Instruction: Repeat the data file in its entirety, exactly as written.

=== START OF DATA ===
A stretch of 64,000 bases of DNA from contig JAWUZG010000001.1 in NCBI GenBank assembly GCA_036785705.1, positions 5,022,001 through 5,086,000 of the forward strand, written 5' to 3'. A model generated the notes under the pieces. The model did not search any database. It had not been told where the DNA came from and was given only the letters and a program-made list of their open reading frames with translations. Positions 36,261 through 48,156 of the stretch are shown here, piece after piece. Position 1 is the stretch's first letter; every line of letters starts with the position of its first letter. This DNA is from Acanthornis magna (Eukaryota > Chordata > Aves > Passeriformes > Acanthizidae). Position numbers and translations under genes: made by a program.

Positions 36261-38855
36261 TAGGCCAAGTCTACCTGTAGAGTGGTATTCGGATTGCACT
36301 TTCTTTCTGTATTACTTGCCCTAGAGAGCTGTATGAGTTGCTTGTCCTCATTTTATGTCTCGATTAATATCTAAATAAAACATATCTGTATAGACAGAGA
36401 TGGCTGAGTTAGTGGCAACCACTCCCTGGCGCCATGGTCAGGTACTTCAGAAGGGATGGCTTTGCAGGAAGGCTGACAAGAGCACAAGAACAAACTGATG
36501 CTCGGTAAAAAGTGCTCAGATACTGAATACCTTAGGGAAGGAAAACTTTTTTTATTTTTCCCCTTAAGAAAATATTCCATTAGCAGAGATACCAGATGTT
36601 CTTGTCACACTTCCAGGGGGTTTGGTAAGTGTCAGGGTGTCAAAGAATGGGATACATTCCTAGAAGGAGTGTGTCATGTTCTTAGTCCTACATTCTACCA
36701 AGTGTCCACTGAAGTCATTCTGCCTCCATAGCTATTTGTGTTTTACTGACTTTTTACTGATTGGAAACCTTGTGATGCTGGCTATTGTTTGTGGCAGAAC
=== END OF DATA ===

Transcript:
A stretch of 64,000 bases of DNA from contig JAWUZG010000001.1 in NCBI GenBank assembly GCA_036785705.1, positions 5,022,001 through 5,086,000 of the forward strand, written 5' to 3'. A model generated the notes under the pieces. The model did not search any database. It had not been told where the DNA came from and was given only the letters and a program-made list of their open reading frames with translations. Positions 36,261 through 48,156 of the stretch are shown here, piece after piece. Position 1 is the stretch's first letter; every line of letters starts with the position of its first letter. This DNA is from Acanthornis magna (Eukaryota > Chordata > Aves > Passeriformes > Acanthizidae). Position numbers and translations under genes: made by a program.

Positions 36261-38855
36261 TAGGCCAAGTCTACCTGTAGAGTGGTATTCGGATTGCACT
36301 TTCTTTCTGTATTACTTGCCCTAGAGAGCTGTATGAGTTGCTTGTCCTCATTTTATGTCTCGATTAATATCTAAATAAAACATATCTGTATAGACAGAGA
36401 TGGCTGAGTTAGTGGCAACCACTCCCTGGCGCCATGGTCAGGTACTTCAGAAGGGATGGCTTTGCAGGAAGGCTGACAAGAGCACAAGAACAAACTGATG
36501 CTCGGTAAAAAGTGCTCAGATACTGAATACCTTAGGGAAGGAAAACTTTTTTTATTTTTCCCCTTAAGAAAATATTCCATTAGCAGAGATACCAGATGTT
36601 CTTGTCACACTTCCAGGGGGTTTGGTAAGTGTCAGGGTGTCAAAGAATGGGATACATTCCTAGAAGGAGTGTGTCATGTTCTTAGTCCTACATTCTACCA
36701 AGTGTCCACTGAAGTCATTCTGCCTCCATAGCTATTTGTGTTTTACTGACTTTTTACTGATTGGAAACCTTGTGATGCTGGCTATTGTTTGTGGCAGAAC